Be sure to consider the long-term value of a property as well. Remember, a home that you plan to purchase should be able to serve you well for years to come. But if you encounter myriad home issues during a property inspection, you may want to consider rescinding your offer on a residence and restarting your search for the ideal house.
2. Are there major home issues?
As a homebuyer, it is important to be able to identify the differences between major and minor home issues.
For example, if there are tiny cracks and chips in the paint on a kitchen's walls, these issues are minor. In fact, you may be able to repair such issues quickly and effortlessly.
On the other hand, an old, inefficient furnace can cause major headaches. Without a properly functioning furnace, you may struggle to heat your home in winter. Meanwhile, it may cost several thousand dollars to replace this furnace.
If you encounter problems with a residence during a home inspection, consider the costs associated with these issues. By doing so, you'll be able to determine how much you may need to spend to correct such problems and can proceed with a home purchase accordingly.
3. What should I do next?
An informed homebuyer will be equipped with the knowledge and insights needed to make a great decision.
Consider the problems that were discovered during a home inspection. If you can fix home issues without having to commit substantial time and resources to complete various home maintenance projects, you may want to consider moving forward with a home purchase.
If you encounter major home issues, you can always ask a home seller to perform home repairs. Or, you may want to remove your offer on a home altogether.
Working with a real estate agent is ideal, especially for homebuyers who want help with home seller negotiations. With assistance from a real estate agent, you should have no trouble determining how to proceed after a home inspection.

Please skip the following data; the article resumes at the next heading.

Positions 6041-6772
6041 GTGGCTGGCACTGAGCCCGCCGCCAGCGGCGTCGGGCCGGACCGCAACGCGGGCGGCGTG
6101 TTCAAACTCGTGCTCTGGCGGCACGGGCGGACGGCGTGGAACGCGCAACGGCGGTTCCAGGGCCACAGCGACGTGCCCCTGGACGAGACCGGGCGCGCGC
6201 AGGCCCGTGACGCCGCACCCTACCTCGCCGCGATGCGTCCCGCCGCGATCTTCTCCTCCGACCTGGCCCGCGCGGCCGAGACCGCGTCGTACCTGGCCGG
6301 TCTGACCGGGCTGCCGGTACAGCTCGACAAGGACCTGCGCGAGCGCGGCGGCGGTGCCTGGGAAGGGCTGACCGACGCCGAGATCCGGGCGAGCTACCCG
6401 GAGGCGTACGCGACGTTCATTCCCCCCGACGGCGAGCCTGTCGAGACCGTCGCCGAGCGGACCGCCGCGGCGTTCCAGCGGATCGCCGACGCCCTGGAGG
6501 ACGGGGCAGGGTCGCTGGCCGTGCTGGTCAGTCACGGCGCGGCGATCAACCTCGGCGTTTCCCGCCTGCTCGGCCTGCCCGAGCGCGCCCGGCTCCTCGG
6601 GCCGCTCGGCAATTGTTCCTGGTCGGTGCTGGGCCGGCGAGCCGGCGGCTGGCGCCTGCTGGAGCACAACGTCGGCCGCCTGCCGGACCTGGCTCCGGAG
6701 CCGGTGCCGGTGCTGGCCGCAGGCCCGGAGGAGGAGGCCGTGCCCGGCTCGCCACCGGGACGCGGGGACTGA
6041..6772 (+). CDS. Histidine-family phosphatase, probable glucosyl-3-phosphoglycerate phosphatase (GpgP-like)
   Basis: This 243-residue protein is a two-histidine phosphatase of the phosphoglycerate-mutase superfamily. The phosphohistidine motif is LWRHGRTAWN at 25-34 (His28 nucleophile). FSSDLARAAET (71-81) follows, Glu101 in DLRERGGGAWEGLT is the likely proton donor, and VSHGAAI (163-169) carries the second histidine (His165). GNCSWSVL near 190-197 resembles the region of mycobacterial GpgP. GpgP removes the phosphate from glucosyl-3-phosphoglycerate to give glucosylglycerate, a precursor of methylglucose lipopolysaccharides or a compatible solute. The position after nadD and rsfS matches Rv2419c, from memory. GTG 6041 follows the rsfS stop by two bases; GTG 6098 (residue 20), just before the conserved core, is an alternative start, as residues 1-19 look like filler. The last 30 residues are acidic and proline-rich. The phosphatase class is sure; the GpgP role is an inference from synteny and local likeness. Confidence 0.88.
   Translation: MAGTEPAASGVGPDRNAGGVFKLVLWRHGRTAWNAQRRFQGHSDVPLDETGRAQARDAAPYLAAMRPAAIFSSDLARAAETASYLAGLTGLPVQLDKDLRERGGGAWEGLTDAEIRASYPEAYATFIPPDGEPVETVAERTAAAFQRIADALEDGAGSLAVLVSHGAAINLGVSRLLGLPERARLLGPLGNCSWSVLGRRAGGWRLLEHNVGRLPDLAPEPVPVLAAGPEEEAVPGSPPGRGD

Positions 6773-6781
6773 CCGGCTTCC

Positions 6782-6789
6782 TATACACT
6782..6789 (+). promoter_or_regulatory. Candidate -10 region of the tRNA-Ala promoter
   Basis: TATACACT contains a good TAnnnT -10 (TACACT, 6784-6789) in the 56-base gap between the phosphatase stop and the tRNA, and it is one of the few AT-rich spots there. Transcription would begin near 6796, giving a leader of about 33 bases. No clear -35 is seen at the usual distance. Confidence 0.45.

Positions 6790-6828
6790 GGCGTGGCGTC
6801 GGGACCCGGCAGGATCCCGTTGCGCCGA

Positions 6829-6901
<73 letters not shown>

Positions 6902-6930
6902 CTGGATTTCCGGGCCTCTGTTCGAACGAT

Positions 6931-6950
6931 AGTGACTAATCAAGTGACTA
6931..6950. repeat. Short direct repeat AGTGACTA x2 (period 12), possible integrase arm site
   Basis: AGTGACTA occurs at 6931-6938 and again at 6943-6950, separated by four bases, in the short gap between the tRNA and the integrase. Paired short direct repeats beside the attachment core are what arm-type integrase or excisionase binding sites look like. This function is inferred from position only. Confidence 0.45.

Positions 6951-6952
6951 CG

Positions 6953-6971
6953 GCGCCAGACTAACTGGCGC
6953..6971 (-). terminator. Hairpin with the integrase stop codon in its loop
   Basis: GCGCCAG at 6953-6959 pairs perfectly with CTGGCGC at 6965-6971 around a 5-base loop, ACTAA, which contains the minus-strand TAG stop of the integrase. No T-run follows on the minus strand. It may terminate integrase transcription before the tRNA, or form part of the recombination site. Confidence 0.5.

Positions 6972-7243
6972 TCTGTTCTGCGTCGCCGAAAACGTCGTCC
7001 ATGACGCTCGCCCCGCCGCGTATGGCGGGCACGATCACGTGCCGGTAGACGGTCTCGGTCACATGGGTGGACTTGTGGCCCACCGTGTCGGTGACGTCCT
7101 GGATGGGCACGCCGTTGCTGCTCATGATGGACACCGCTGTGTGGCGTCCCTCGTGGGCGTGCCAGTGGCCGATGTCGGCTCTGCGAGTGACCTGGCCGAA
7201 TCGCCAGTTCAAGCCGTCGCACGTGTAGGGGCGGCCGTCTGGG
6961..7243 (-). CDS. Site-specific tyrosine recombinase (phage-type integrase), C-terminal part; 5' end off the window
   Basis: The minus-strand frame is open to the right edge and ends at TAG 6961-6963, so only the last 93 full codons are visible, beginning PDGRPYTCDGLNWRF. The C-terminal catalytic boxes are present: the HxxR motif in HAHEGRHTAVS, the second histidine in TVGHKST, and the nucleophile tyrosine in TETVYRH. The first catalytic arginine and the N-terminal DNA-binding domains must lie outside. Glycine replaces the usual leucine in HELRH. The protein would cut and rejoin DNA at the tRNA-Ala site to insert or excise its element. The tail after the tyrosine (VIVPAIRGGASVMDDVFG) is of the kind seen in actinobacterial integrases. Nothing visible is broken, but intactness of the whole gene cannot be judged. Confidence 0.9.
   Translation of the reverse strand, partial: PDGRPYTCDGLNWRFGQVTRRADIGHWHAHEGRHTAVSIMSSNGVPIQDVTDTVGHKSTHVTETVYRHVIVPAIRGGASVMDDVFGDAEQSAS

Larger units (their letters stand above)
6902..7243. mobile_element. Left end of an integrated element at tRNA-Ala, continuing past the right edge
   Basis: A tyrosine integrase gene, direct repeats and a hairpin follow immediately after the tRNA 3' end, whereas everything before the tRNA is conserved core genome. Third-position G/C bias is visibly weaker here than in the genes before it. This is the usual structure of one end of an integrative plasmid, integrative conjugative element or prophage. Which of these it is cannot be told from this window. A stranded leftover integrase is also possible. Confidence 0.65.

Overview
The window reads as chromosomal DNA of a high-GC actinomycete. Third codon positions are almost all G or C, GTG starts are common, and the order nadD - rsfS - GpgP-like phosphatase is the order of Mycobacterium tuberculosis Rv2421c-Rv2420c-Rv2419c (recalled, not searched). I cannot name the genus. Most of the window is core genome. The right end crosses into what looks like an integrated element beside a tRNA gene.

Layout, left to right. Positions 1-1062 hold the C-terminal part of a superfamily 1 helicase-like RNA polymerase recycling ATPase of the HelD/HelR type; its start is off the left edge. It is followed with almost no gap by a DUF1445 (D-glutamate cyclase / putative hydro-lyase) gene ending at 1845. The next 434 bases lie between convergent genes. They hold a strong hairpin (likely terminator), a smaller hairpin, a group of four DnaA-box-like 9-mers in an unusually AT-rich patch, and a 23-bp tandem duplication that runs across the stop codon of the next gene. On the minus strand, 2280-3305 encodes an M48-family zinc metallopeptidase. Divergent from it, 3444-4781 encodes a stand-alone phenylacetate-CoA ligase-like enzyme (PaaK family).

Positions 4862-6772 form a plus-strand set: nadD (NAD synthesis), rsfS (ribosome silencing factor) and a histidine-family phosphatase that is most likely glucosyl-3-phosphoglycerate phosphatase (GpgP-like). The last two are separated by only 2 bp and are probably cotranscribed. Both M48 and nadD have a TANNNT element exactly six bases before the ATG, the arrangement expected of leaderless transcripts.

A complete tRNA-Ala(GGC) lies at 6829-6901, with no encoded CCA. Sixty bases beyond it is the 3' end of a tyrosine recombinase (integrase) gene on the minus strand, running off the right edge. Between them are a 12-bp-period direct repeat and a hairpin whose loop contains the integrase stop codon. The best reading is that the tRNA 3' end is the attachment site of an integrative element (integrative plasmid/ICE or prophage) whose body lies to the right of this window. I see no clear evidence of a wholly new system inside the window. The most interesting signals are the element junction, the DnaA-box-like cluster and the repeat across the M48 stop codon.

Sure, it's possible to find a home with a fully equipped exercise gym, an Olympic size swimming pool, or a couple tennis courts on the premises, but who wants to spend that kind of money! Fortunately, there are house features you can look for that will help you stay in shape without having to win the lottery first! Here are a few ideas to consider when searching for the ideal home:
- Proximity to a park: Whether you're looking for a home in the city or nearby suburbia, most communities have bike paths or public parks where you can walk, jog, inline skate, bicycle, take your dog for a stroll, or play tennis. Parks with playgrounds are also a great resource for keeping your kids entertained, physically active, and engaged. Having a park or walking trail located within a mile of your house is ideal because if it's convenient, you'll be more inclined to go there frequently. While it may not be at the top of your house-hunting "wish list," proximity to a park, nature preserve, or walking trail can be instrumental in helping you and your family stay healthier and more energetic. Doctor-approved, regular exercise is also a proven way to counteract the effects of stress, elevate your mood, and maintain a healthy weight.
- Pedestrian-friendly neighborhoods: One of the advantages of buying a home in a quiet neighborhood is that it offers a safe and relaxing environment for taking daily walks. Going for walks near your house can also be a good way to get to know your neighbors and check out the latest yard sales. Although sidewalks can be a nice feature for homeowners who enjoy neighborhood walks, quiet streets with mostly local traffic is all you really need for favorable walking conditions.
- A finished basement or extra room: The problem with putting an exercise machine in your bedroom or even the family room is that, sooner or later, you're going to get sick of looking at it! Until somebody creates a treadmill, exercise bicycle, or elliptical machine that has aesthetic appeal as well as functionality, it's never going to complement your decor! More often than not, exercise machines are an eyesore and a source of clutter. The solution is to create a dedicated exercise space in either a finished basement, a rec room, or a spare bedroom. Half of a two-car garage can sometimes provide a good area for weights and exercise machines, too, but that's only if you're willing to park your second car in the driveway.